In a sense discipline is the consistency, which can hardly be understated in its importance for anything requiring change to be accomplished.
I view discipline as the base of a continuum leading up to goals. It’s the discipline, the behavior, that eventually accomplishes. This behavior will most likely, eventually lead to a some outcome. The other components direct and influence but they do not do work. Discipline is all the shit that needs to be done to get to the top of the mountain. Often boring and unglamorous, perhaps not fun, it’s required, so it doesn’t matter. Of course having all components in alignment is extremely helpful. But even without the others, discipline can remain. And without discipline the others are empty.
Due to the inherent consistency of discipline, it is therefore necessarily organized and structured. The opposite would be randomness or inconsistency. This is a subtlety in why discipline works with regard to both motivation types (moving toward and moving away). Discipline in ‘moving toward’ motivation is the continued actions. Discipline in ‘moving away from’ motivation is the focused structure that does not deviate to counter-productive behaviors.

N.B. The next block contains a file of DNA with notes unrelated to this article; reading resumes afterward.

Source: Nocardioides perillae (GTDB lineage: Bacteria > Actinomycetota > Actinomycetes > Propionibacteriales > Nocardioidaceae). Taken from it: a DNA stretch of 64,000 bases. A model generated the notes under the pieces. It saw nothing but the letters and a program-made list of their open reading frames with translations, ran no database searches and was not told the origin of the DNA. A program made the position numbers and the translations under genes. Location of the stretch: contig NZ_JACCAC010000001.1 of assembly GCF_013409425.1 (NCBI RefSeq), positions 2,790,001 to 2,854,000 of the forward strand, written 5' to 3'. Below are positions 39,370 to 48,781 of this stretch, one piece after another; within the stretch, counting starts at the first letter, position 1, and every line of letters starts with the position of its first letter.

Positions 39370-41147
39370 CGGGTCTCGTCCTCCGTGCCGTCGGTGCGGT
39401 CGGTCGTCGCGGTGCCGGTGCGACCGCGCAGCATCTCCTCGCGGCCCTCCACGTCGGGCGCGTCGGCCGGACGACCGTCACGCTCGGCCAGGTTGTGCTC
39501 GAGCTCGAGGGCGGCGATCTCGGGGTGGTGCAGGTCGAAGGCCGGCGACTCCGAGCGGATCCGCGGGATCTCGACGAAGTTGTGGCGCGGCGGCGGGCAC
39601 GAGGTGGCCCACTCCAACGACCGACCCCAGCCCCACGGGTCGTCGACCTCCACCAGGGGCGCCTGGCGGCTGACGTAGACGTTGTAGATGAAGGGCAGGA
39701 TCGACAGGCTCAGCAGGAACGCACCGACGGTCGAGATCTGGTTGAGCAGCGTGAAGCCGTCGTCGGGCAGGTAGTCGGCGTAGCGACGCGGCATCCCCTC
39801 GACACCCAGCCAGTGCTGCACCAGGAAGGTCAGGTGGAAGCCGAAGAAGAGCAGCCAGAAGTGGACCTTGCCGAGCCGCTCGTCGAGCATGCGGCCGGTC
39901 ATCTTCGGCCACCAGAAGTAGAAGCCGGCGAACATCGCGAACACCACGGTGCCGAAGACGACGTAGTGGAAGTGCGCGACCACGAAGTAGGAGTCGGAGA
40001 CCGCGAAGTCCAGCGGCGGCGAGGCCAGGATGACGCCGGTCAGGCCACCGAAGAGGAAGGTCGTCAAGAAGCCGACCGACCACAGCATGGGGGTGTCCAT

I may be playing with some semantics with all the terms used above: Discipline, Resolve, Determination, Perseverance, Motivation – amongst others. However, the semantic differences, even if subtle, are important. If we gloss over what we mean by these words, and make assumptions to ourselves that we understand how they work independently and interact together, we run the risk of self-defeat. It’s almost an ironic failure in the sense that without the discipline (focused receptive use) of definitions, there exists room for randomness (or at least wavering) in understanding. Eventually failure in the sense of not attaining a determined result) may easily result.
So how do we apply discipline? Under the direction of goals.